Cystitis (Urinary Tract Infection)

Urinary Tract Infection


Please be advised, as a written consultation service, our clinical criteria for issuing antibiotic prescriptions for potential urine infections is more strict than the clinical judgment that may be used during a face-to-face consultation

Urinary tract infections are caused by bacteria getting into your urethra (tube that connects the bladder to the external opening) or bladder. The bacteria usually comes from your gut/ bowels and can cause infections in different parts of the urinary tract.

  1. Kidney (Pyelonephritis): This is caused by infection and requires prompt medical assessment. You can feel quite unwell with this condition (temperature, flank/ side pain, vomiting, blood in the urine).
  2. Bladder (cystitis):This can be caused by infection (requires antibiotics) or inflammation. It is a common type of urinary tract infection (UTI) in women.
  3. Urethra (urethritis):This is often caused by inflammation rather than infection and can mimic the symptoms of cystitis.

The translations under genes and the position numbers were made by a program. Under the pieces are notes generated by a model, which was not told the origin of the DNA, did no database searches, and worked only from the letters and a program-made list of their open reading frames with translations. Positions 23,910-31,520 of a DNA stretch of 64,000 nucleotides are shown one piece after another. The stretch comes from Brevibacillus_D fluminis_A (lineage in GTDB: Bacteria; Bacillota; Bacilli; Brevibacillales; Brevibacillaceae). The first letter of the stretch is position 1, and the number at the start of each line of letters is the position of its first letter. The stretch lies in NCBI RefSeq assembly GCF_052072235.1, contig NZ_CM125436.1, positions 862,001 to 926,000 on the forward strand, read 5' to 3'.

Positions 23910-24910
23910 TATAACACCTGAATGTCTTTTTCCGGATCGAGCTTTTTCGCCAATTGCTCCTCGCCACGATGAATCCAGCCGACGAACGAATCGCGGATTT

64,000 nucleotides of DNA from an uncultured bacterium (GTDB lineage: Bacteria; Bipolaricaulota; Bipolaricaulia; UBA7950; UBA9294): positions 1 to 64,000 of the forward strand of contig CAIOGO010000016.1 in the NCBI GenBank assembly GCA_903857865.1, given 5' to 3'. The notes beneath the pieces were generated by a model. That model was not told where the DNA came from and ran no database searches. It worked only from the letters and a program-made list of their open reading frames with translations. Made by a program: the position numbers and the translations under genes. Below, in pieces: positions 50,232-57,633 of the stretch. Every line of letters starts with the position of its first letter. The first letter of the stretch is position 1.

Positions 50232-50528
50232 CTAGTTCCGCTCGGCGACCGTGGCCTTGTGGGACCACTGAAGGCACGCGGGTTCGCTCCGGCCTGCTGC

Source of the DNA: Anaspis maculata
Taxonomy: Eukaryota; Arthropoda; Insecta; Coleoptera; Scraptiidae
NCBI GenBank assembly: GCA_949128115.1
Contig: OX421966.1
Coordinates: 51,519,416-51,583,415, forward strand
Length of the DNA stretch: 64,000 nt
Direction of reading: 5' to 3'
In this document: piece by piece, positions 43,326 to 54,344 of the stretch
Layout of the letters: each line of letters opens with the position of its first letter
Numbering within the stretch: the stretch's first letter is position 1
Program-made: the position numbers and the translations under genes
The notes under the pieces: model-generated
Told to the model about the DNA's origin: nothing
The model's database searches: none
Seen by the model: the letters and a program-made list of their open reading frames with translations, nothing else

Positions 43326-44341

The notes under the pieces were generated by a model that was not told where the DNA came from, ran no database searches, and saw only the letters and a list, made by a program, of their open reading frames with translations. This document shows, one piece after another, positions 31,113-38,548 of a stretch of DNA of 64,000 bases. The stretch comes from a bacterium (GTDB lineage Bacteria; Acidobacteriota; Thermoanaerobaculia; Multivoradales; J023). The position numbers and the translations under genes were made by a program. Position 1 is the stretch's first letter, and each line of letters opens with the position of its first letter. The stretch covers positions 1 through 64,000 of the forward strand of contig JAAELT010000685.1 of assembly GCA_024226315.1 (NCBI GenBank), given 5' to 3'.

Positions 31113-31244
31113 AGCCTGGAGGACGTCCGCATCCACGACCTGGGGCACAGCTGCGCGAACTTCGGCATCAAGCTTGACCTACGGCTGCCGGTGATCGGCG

If you suffer from repeated episodes of cystitis/ urine infections you should arrange an appointment with your local GP for assessment.This would include checking a urine sample for specific bacteria and may include a sexual health screen. (Some sexually transmitted infections can have symptoms mimicking urine infections).

The main symptoms of cystitis include:

  • Pain, burning or stinging when you pass urine
  • Needing to pass urine at night
  • Passing urine more often than usual
  • Needing to pass urine immediately (urgently)
  • Dark, cloudy or strong-smelling urine
  • Pain low down in your tummy (not in your sides)
  • Peeing blood stained urine *
  • Feeling feverish along with other urinary symptoms*

*If you are feeling unwell, have a temperature or are peeing blood, this service is NOT suitable for you, a video consult or a visit to your GP would be needed

Women tend to get cystitis more often than men because the female urethra (tube that brings urine from the bladder out of the body) is much shorter than it is in males and the female urethra sits closer to the back passage compared to males. This means that bacteria can get into the bladder more easily. E.Coli bacteria, from the bowel, is the most common cause of cystitis.

Some things can increase your risk of developing cystitis: